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All CLO agreements contain a series of protective covenants that place guardrails on the loans to companies made by the CLO portfolio manager. Typically, a CLO is limited to investing only 7. If existing holdings are downgraded, placing them in the CCC category, then the CLO manager is essentially obliged to direct future lending towards higher-grade borrowers. Thus, drops in the prices of lower-grade loans, which are inevitable in the current crisis, will further require CLOs to skew future lending towards safer borrowers, in order to maintain the collateral levels mandated in the debt issued by the CLO.
CLO managers have entered the pandemic crisis with portfolios over-weighted with loans that are most likely to be downgraded to the undesired CCC category. Moreover, as of March 31, the average bid for U. This is a crisis hiding around the corner. Given the covenant constraints and current market conditions, it is pretty clear that CLOs will be unable or at least unwilling to extend any additional capital to the most leveraged borrowers.
It is worth noting that in two recent debt restructurings — Deluxe Entertainment and Acosta — CLOs declined to participate proportionately. Small and mid-cap enterprises SMEs are not immune to the leverage problem, but they are less visible due to the private nature of the bulk of this market.
CLOs are not a major player in this segment, but over the past decade, a desire to reach for yield has attracted other providers of risky debt capital to the balance sheet of SMEs. Middle Market Research. Although it is difficult to obtain data on SME balance sheets, we would expect a proportion of these companies to be reasonably highly leveraged, given the environment and the availability of credit. It is also unclear whether existing creditors have the funds and flexibility to inject additional capital.
Given the inevitable downturn in the value of their existing loans to SMEs following the pandemic at least some of these investment funds will be facing some pressure. In any event, many SMEs will have little available collateral to offer lenders and face more uncertain commercial futures than their larger competitors, who benefit from relatively large and stable market shares and can access more efficient capital markets.
Where Does This Leave Us? Given that their bank credit lines are already full, the effective closure of the main sources of liquidity for lower-rated companies leaves only one plausible private-sector source for these companies: private capital investors, specifically distressed debt funds, private equity, private debt funds, and hedge funds. But in the current circumstances, with the debt of many highly leveraged companies trading well below par, investment by these players will likely entail some form of capital restructuring.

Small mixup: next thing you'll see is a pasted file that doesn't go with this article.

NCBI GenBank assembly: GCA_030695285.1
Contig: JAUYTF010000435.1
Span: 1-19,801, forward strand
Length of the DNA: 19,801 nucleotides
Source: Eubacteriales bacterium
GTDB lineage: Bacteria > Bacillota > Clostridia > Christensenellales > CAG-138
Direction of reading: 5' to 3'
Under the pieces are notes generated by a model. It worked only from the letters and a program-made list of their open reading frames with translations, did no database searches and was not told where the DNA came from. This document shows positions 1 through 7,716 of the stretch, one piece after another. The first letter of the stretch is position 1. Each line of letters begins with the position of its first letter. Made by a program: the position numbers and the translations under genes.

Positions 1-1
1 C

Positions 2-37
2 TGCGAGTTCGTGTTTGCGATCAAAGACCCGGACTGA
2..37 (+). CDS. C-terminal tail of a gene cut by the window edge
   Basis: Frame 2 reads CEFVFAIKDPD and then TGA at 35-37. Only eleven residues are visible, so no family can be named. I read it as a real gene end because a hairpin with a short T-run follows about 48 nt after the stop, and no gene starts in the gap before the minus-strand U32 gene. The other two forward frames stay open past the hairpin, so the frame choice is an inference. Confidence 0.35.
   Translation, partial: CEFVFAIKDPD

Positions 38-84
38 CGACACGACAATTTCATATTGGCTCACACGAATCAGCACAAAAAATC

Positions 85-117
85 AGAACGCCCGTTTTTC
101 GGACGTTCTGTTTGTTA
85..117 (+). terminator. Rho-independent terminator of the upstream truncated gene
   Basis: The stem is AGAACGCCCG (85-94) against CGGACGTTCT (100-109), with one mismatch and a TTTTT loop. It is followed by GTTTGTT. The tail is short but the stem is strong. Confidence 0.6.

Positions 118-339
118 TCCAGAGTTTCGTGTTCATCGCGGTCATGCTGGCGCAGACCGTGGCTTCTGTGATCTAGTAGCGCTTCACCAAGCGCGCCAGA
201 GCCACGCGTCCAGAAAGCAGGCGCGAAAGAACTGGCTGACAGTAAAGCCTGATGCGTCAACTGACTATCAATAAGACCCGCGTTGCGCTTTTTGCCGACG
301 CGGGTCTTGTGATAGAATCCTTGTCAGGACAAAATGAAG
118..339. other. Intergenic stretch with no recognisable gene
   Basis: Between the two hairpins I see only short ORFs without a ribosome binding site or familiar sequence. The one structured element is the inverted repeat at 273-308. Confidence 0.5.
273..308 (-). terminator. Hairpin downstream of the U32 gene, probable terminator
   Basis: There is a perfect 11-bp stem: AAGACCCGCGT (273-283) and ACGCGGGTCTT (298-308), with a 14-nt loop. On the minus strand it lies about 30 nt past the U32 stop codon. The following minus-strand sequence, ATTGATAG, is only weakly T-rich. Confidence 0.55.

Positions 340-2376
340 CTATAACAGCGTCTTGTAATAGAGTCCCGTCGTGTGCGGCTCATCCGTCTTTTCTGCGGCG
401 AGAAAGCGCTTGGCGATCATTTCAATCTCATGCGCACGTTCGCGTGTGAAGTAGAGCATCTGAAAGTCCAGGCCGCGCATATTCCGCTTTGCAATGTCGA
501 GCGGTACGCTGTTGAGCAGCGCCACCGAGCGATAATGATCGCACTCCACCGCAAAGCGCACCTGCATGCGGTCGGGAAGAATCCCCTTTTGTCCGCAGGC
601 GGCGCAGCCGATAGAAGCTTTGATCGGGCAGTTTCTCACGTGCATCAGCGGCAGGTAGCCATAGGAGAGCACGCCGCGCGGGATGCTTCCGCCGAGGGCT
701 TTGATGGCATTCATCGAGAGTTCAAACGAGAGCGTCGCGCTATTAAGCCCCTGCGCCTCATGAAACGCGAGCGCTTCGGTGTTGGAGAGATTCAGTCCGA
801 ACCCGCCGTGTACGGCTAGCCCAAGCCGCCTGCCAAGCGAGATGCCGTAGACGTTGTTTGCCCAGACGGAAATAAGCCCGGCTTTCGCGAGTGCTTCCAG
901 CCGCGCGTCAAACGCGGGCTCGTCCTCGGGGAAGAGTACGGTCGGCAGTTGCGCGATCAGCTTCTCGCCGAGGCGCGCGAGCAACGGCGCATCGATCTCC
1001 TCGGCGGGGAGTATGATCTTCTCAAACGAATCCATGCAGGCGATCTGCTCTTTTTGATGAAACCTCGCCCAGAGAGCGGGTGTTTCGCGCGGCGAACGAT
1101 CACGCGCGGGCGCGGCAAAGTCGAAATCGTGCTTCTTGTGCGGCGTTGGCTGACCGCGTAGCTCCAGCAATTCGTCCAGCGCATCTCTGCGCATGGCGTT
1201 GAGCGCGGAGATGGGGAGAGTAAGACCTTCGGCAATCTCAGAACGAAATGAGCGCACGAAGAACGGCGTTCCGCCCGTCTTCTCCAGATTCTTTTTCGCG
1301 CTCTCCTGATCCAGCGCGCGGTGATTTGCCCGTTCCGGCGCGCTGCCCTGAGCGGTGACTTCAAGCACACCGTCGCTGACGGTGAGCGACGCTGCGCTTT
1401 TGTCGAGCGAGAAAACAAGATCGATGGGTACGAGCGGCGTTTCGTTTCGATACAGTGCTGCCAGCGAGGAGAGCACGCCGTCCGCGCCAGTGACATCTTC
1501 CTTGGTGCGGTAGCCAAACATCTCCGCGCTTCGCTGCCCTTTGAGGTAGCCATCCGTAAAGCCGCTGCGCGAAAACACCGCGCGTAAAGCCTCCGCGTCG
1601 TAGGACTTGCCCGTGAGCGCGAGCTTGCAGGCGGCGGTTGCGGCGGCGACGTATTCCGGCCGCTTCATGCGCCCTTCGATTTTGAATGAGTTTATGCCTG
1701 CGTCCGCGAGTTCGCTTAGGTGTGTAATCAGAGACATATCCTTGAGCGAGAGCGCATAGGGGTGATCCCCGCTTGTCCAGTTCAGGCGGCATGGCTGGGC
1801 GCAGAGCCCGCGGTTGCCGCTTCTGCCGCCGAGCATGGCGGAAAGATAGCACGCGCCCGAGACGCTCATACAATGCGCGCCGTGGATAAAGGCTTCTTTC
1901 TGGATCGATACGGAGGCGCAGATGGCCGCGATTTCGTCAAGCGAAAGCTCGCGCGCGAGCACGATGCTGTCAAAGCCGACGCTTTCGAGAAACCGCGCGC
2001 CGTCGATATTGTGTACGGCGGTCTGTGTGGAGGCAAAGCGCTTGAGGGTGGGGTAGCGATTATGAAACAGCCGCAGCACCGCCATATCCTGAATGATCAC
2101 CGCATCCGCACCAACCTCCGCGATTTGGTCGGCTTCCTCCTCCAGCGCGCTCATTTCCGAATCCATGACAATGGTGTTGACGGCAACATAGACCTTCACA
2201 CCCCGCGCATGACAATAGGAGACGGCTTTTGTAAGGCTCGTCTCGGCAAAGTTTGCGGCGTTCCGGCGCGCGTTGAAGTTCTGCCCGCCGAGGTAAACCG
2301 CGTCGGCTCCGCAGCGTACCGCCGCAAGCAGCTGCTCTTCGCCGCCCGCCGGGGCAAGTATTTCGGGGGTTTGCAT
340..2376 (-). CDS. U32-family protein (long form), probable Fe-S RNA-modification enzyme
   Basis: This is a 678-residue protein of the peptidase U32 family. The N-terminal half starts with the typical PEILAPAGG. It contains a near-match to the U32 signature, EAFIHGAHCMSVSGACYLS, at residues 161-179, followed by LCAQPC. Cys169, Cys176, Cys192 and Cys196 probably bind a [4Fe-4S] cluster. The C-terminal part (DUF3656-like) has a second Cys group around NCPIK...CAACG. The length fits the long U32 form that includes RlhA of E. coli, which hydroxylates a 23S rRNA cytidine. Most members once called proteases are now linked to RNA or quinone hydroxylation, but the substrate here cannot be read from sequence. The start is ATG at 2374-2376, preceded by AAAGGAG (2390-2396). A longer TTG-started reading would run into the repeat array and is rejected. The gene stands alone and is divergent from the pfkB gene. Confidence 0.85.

This can be a complex process, requiring extensive due diligence and involving negotiation among many parties. The bottom line is that without a meaningful government intervention, a very large number of highly leveraged companies will almost certainly be forced into free-fall bankruptcy as a direct result of the pandemic, even though there is plenty of cash in the financial system that could tide them over.
This seed capital from the Treasury will be further increased by contributions from the Federal Reserve. Although several details of the program have yet to be specified, we are concerned that their benefits for leveraged companies may fall short on several fronts. To begin with, the Federal Reserve has yet to define the collateral requirements for loans to large and medium-sized businesses. If it requires — as it generally has done in the past — that these loans be fully secured by collateral, the act will not help those highly leveraged companies that do not have unpledged collateral, with very few exceptions.
Moreover, the CARES Act also excludes from the small-business portion of the package the small companies that are backed by private equity firms. As a result, the act does little to protect many of the companies and jobs that are arguably most at risk from the economic shock delivered by the coronavirus pandemic and penalizes perfectly good small companies that happen to be owned by private equity investors.
What should the government do to fix or clarify the program? These three amendments should be urgently considered: Remove the affiliate exclusion of small companies backed by private equity from the small business assistance provisions of the act. This time around, creditors will need to take a hit. This would involve large scale debt write-offs and years of ongoing negotiation and litigation. This is good news for bankruptcy lawyers, but little else.
Using data since , forecasts for lower GDP growth point to a significant decline in US corporate earnings growth. This is consistent with the decline witnessed in Meanwhile, the multiple on which investors are willing to pay for these declining earnings is near a 20 year high. That looks like complacency.
On mobile: review chart in landscape mode Our core concern is that markets are under-pricing solvency risk. The longer the virus continues unchallenged, and the economy remains impeded, the greater the probability that markets start to price this risk-in.